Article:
I did it. I finished the largest LEGO® build of my life. Millennium Falcon day 10 was six hours and 32 minutes of solid building. I have used the word “epic” in many descriptions of this experience. However, the word describes the process well. In total, it was 494 pages of instructions consisting of 1379 steps, resulting in 21 hours and 17 minutes of build time. Wow.
The twelfth bag set assembles some of the rear paneling for the top of the ship. Additionally, you get the Finn and BB-8 characters. It took me one hour and 32 minutes to build. Bag set 13 completes the aft section with an additional 44 minutes of build time. All of the sections hold in place using Technic rods and pins. However, they do not lock in place. If you turned the Millennium Falcon upside down, all the panels would fall off. That is okay in certain instances. For example, the panels that allow access to the interior scenes. I am a little disappointed that all the panels come off that easily though. With that said, no one is going to turn this set upside down.
In total, the Millennium Falcon took me 21 hours and 17 minutes to build.
The fourteenth and fifteenth bag sets begin paneling the top front half of the Falcon. They took me 46 minutes and 52 minutes respectively. Additionally, bag set 15 assembles the side airlocks. I had some struggles with the airlocks. They are not hard to build. However, I realized that I made a big mistake earlier on. I attached one of the lower sections to the airlock corridors backwards. That was hard to go back and fix. It comes back to the issue of the underside of the Millennium Falcon being hard to work with. You cannot see what you are doing when you attach things, making the possibility of mistakes larger. Additionally, fixing the mistakes becomes harder.
Bag 16 brings the old Han Solo and Rey Minifigures. You assemble the cockpit and corridor leading to it as well. The only interior space you can access is the cockpit. You have to disassemble a number of pieces to open it up. It took me one hour and 26 minutes to build. The final bag set adds finishing touches and the last of the roof panels. One of those touches is the variation between the Empire Strikes Back model and the Force Awakens model. Essentially, you build two different satellite arrays, and a couple of small details for the front of the ship. The difference is so small I feel designers should have left it out. The back quarter of the ship I mentioned on day 4 remains empty. The extra bricks could have filled it with cargo containers or something.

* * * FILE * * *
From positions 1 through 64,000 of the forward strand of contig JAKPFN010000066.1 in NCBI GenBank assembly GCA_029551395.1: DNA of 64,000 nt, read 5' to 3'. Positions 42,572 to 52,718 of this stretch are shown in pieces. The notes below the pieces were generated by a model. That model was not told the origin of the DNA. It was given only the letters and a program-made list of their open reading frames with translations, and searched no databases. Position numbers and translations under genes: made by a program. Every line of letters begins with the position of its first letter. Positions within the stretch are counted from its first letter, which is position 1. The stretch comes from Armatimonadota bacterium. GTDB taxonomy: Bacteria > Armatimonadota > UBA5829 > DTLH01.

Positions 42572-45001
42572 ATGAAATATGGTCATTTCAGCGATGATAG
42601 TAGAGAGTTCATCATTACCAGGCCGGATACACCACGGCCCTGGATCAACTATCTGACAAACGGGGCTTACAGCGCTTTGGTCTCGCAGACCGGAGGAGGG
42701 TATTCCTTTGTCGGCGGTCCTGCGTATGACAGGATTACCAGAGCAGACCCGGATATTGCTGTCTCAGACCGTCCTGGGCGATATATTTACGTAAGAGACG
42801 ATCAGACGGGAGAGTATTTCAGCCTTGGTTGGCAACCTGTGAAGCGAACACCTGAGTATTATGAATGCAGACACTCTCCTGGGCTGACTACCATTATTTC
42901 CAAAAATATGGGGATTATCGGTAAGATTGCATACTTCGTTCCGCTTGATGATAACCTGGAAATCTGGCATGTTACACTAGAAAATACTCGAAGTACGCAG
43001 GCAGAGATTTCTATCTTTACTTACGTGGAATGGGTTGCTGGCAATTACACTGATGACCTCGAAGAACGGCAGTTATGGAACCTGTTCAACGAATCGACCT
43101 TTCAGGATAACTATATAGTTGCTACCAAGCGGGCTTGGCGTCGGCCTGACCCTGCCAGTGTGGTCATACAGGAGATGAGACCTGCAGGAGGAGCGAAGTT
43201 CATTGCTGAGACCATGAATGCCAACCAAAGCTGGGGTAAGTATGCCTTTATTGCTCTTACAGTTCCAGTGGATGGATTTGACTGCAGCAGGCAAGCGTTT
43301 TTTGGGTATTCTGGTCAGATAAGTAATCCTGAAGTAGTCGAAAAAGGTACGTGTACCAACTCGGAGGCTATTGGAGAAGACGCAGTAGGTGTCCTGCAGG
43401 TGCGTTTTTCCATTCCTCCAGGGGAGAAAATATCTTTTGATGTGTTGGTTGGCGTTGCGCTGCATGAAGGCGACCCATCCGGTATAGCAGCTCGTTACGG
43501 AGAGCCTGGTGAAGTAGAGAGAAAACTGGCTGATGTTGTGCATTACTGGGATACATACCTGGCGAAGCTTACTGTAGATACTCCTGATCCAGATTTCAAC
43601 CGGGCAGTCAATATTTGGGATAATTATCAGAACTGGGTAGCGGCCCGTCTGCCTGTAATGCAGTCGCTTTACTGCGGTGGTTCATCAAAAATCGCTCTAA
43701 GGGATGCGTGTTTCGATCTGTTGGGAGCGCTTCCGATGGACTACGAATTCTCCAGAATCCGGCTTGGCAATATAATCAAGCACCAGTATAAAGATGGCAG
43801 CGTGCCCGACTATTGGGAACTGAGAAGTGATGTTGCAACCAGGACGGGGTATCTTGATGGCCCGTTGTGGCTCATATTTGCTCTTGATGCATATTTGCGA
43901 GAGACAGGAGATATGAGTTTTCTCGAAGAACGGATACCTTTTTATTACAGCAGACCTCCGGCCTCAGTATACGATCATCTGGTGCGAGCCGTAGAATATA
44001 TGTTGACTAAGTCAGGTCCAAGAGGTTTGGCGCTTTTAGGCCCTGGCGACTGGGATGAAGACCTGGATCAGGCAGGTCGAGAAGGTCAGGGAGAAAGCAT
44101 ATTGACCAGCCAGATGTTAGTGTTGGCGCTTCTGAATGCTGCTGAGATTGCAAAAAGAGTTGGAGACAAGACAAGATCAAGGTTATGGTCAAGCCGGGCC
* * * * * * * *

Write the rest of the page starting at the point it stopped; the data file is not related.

All the top panels sit loosely on the surface of the Millennium Falcon.
What an experience this was. I have to say, it was not what I expected entirely. I enjoyed the build a lot. However, I feel there was a lot of hype around this set. It was like seeing that movie everyone talks about. You have expectations going in, and the experience ends up being different. That is not necessarily bad in this case, just different. I will share more on that in my upcoming review. In the meantime, enjoy the Millennium Falcon day 10 speed build below.
Until next time,
p.s. view other Millennium Falcon build journal entries using these links: Day 1, Day 2, Day 3, Day 4, Day 5, Day 6, Day 7, Day 8, Day 9, Day 10.
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